May 14th 2015, 10.00 – 13.00
Wolfson Research Exchange, 3rd Floor University Library
Email Julie.Walsh@warwick.ac.uk to register
(Please do register for this event as numbers are capped)
‘The normal and the stigmatized are not persons but rather perspectives’ (Erving Goffman)
‘At the risk of sounding ridiculous, it must be acknowledged that shame is a revolutionary feeling’ (Che Guevara)
In sociological and anthropological traditions stigma and shame have long been considered means of regulating the public sphere, of aiding and abetting the creation of categories of normalcy and deviancy, and of expressing social anxiety and distaste with respect to a particular social body. More recently, following the so-called affective turn within the Humanities and the Social Sciences, shame has been elevated as the primary reflective mood, the point where feeling and theory meet, and the signal of an excessive economy of interest or desire. How, then, might the often hidden and ambivalent feelings of shame help us to understand the explicit social operations of stigma, and, conversely, how might the often visible and visual registers of stigma help us to describe the shame pathology?
In this half-day workshop we will hear from researchers and practitioners in the fields of Sociology, Gender Studies, Theatre Studies, and Psychoanalytic Studies about the ways in which the terms stigma and shame are germane to their work. We shall consider the workings of these terms in cultural and critical discourse, and through discussions of class inequality, mental ill health, and the performance of identity. Workshop participants will be engaged in creative explorations of illustrative materials selected by our speakers. An outline of the session is available here.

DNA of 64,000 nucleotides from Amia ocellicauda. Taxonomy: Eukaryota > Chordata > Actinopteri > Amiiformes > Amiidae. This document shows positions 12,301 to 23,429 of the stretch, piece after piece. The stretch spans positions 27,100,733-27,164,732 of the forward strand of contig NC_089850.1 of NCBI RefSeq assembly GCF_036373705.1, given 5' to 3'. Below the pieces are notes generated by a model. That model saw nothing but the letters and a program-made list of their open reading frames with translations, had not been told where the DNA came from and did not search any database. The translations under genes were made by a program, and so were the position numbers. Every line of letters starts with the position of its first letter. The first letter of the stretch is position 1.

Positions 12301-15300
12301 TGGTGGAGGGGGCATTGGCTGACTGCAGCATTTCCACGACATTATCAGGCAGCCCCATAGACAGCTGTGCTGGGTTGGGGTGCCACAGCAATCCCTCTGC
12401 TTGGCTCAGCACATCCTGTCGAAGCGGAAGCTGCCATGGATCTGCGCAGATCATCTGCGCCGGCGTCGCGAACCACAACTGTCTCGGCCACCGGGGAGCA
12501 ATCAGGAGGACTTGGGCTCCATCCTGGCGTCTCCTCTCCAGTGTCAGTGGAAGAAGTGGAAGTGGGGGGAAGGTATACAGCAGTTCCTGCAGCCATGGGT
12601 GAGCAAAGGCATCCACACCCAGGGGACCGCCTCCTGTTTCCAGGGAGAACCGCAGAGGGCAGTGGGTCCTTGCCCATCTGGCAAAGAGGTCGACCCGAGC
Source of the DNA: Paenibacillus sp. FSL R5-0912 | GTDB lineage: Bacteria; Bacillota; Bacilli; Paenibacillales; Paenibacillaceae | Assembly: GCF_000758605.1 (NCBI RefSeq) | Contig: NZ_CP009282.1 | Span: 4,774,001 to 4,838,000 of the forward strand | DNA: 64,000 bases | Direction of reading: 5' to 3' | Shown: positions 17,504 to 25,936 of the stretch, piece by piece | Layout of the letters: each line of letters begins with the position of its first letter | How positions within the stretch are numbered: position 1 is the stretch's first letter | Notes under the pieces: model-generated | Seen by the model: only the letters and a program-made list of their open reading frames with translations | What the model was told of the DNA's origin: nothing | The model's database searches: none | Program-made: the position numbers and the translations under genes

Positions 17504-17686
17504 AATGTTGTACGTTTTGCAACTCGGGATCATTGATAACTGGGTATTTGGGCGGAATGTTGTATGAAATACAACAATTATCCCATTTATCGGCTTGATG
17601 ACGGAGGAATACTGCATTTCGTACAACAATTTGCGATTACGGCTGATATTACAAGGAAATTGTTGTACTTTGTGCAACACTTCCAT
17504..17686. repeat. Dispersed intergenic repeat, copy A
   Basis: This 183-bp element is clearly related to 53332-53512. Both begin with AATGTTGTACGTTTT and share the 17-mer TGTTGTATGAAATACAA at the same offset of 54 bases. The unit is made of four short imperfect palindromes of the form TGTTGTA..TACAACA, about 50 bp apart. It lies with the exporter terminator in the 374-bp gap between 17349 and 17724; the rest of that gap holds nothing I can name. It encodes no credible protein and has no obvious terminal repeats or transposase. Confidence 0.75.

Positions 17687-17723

Imogen Tyler, Centre for Gender & Women’s Studies, Lancaster University.
Imogen's research is concerned with social inequalities, power, injustice and resistance. Imogen is in the early stages of a new project on the sociology of stigma in neoliberal times, 'The Stigma Doctrine'. Imogen blogs at http://socialabjection.wordpress.com
Anna Harpin, Theatre and Performance Studies, University of Warwick.
Anna’s work is particularly concerned with questions of politics, representation, and non-normative psychological experiences. More specifically she is interested in the cultural politics of madness and trauma. Anna is the co-artistic director of the theatre company Idiot Child with Susie Riddell, which you can read more about here
Jason Mast, Centre for Interdisciplinary Methodologies, University of Warwick.
Jason works in the areas of theory, culture and politics. Some of Jason’s present research interests include: the shifting bases of political legitimacy; resiginfication projects and performative innovation; event-ness; disgust and the symbolic logics that shaped Europe's 2013 horsemeat scandal.
Julie Walsh, Sociology, University of Warwick.
Julie Walsh is a Global Research Fellow in the Sociology department at Warwick University. Her research interests are in psychoanalysis (she is a practicing clinician as well as an academic), social theory, and the developing field of psychosocial studies. Her current research project is entitled ‘Test-Cases in Shameful Sociability’ which you can read more about here